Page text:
Benet Catty Productions

Roots - London (WE) 2013

Sep 24, 2013

Places & Faces Magazine

At a time when the West End is saturated with compilation musicals and television-pace plays, it isn't hard to see why Arnold Wesker has fallen out of fashion in this country. While Chips with Everything, The Kitchen and many of his more recent plays have been continuously produced across Europe, Wesker, like Howard Barker, has been one of those writers remembered here but performed there; one for ageing theatricals and drama students, not for contemporary audiences.

Time to think again. The Donmar Warehouse's new production of Wesker's 1959 play Roots makes abundantly clear that the absence of his plays from our major stages has been our loss. Subtle, beautifully acted, atmospheric and ultimately thrilling, Roots feels hypnotically period and yet ravishingly contemporary. When the central character unleashes a lifetime of frustration in the final act, she could be talking about now.

Beatie Bryant returns to her Norfolk family home from what has clearly been an eye-opening experience in London. There she met Ronnie (a central but absent figure in the play) who is, depending on your perspective, a socialist, an idealist or a romantic. Beatie finds him and his view of the world inspiring and is excited to bring him to dinner with her family. The world to which she hopes to bring him could not be more different.

Beatie's father turns off the kitchen light for fear of wasting electricity; her mother continuously occupies herself with cooking and chores with seemingly no interest in the world beyond listening to classical music. They bath in a tin bath brought in to the kitchen and concealed by sheets. They know what time it is by the bus passing outside. Everybody is settled - in both the best and the worst sense; they are contented with their place in the world but also have no ambition to improve it. As Beatie's opportunity to escape this claustrophobic world becomes extinguished, she finally, almost accidentally, finds her own voice - delivering a powerful eulogy for what they could have been and an attack on what they/she/we have become.

"The whole stinkin' commercial world insults us and we don't care a damn. Well Ronnie's right - it's our own bloody fault. We want the third-rate - we got it!"

For all the intellectual and emotional fireworks let off in the final fifteen minutes of the play, Roots is a slow burn. It is a wholly different species of theatre event from, say, the brilliant Chimerica that has recently closed in London, or indeed from many of the other plays that have recently found success. Minutes go by in the opening acts in which nobody speaks. We watch them fill the bath rub or prepare food. But, much like a fly on the wall, we get to know them by observing them going about their lives.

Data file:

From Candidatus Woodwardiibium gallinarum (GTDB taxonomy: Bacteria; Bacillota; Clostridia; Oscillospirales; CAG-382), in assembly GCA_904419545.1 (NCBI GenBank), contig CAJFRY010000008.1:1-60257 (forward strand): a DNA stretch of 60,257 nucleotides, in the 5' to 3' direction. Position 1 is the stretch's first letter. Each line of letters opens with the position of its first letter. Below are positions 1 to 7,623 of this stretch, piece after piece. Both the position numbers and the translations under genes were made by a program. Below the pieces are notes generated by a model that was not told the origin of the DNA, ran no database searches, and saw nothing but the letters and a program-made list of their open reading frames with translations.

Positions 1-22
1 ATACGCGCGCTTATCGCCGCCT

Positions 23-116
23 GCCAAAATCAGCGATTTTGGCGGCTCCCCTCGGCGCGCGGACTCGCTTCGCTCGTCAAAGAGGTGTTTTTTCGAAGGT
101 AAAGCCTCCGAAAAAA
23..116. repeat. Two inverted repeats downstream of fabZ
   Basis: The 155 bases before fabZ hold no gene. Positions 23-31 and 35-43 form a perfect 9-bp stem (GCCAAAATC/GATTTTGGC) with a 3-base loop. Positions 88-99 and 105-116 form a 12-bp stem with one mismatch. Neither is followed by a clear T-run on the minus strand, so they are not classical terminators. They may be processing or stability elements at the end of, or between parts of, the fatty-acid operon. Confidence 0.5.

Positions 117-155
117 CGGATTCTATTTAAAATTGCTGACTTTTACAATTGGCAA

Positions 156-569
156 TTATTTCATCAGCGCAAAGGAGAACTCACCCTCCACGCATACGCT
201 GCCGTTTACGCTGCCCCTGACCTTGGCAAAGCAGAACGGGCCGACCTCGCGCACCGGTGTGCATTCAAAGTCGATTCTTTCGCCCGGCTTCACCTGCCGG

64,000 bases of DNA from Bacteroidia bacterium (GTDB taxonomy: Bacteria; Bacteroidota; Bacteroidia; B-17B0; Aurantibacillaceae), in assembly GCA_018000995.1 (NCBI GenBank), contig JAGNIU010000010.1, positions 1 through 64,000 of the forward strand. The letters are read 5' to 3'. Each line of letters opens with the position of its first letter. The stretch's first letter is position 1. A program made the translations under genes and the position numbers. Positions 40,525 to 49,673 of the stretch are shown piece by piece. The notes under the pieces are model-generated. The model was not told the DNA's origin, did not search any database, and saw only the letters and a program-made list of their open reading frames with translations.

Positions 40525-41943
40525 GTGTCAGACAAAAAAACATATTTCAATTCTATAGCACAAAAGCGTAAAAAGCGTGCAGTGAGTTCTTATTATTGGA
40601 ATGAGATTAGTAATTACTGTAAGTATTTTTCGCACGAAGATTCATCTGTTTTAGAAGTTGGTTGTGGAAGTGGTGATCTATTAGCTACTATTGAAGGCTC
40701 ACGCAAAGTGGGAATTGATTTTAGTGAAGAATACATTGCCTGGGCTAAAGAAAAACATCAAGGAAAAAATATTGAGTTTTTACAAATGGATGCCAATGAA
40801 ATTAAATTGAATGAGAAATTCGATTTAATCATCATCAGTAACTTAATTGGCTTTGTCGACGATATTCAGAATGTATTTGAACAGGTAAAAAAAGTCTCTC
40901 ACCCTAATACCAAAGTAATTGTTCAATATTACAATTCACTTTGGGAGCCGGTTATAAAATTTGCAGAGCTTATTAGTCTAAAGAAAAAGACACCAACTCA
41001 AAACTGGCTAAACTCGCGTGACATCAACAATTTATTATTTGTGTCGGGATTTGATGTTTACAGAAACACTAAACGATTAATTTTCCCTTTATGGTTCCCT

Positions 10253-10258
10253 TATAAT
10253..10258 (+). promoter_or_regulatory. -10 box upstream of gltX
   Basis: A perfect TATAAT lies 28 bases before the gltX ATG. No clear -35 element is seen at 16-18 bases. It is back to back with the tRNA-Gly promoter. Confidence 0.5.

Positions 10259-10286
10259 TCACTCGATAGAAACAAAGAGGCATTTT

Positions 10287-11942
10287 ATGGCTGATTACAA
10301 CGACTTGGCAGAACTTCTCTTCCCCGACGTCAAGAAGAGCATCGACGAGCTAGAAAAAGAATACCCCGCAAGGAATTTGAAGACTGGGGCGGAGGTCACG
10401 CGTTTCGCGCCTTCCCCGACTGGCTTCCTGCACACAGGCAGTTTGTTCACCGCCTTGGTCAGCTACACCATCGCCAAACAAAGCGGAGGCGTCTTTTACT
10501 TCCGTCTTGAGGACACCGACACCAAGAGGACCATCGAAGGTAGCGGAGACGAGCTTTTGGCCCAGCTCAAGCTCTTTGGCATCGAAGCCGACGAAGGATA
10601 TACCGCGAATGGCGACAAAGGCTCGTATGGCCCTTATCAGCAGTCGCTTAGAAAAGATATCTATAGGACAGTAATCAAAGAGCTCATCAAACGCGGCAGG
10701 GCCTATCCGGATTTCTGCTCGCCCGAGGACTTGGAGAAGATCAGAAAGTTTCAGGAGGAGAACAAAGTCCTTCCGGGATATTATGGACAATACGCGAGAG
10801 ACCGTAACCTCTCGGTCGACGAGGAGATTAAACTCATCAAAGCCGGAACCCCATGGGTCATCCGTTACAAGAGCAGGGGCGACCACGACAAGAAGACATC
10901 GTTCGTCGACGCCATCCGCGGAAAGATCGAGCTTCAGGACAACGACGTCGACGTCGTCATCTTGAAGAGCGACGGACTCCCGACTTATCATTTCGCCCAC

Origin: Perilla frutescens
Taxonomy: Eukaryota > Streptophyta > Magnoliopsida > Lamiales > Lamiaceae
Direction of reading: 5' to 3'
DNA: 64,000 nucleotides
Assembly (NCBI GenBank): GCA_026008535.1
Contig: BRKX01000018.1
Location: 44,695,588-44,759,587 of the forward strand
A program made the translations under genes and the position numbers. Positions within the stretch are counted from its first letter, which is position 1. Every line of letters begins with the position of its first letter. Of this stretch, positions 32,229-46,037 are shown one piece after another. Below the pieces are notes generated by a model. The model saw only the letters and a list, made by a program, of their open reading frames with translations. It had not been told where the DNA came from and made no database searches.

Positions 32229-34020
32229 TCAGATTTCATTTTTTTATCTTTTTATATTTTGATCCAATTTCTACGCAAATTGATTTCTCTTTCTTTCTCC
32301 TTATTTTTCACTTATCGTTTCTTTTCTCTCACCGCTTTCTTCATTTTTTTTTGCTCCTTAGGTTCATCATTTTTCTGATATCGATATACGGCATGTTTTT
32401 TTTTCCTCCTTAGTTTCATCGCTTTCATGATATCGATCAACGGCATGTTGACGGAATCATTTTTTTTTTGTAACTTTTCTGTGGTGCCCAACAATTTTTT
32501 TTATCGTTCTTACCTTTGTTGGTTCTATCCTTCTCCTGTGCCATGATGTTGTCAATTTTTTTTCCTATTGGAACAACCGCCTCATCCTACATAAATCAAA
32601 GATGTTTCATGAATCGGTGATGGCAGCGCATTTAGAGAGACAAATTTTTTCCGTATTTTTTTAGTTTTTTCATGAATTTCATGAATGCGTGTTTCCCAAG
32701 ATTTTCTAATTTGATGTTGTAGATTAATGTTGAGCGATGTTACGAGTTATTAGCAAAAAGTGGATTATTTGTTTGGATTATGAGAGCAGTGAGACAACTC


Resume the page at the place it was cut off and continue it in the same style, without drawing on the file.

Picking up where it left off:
James Macdonald's production, helped by Hildegard Bechtler's spare design and, in particular, Guy Hoare's atmospheric lighting, eschews the obvious uber-naturalistic approach. Each scene begins with a back wall projection of the locale which then fades slowly into blackness. The first scene, in particular, gives a sense of these characters suspended in the middle of nowhere - in the real world but, more so, in their own.

Appropriately for a play in which so much is sub-textual, Macdonald's biggest achievement here is his least visible: the performances he gets from his cast.

Jessica Raine as Beatie may be best known for Call the Midwife but has proved herself many times as a terrific stage actress at the National and elsewhere and here shows herself as a major stage performer.

Michael Jibson, best known for his terrific performances in numerous musicals, is funny, truthful and affecting as Jimmy. And Linda Bassett dazzles as the mother, with the kind of reality one normally expects only to see in Mike Leigh films. Norfolk-born Carl Prekopp is also strong amongst the terrific supporting cast.

What strikes one most forcefully, though, is that a play so manifestly a period piece can resonate so powerfully with contemporary concerns.

Isolationism, whether personal or political, did not die with the arrival of the Beatles and civil rights in the years following Roots' Royal Court premiere. It has the great power to speak for us today as much as to remind us of yesterday.

Anyone looking for a big night out would be unlikely to choose a play like this for a trip to London. But somebody in the mood for a coruscating analysis of the social mores of the past and cultural concerns of the present, and to see these being presented up close, couldn't do much better than to see this great masterpiece of post war drama.

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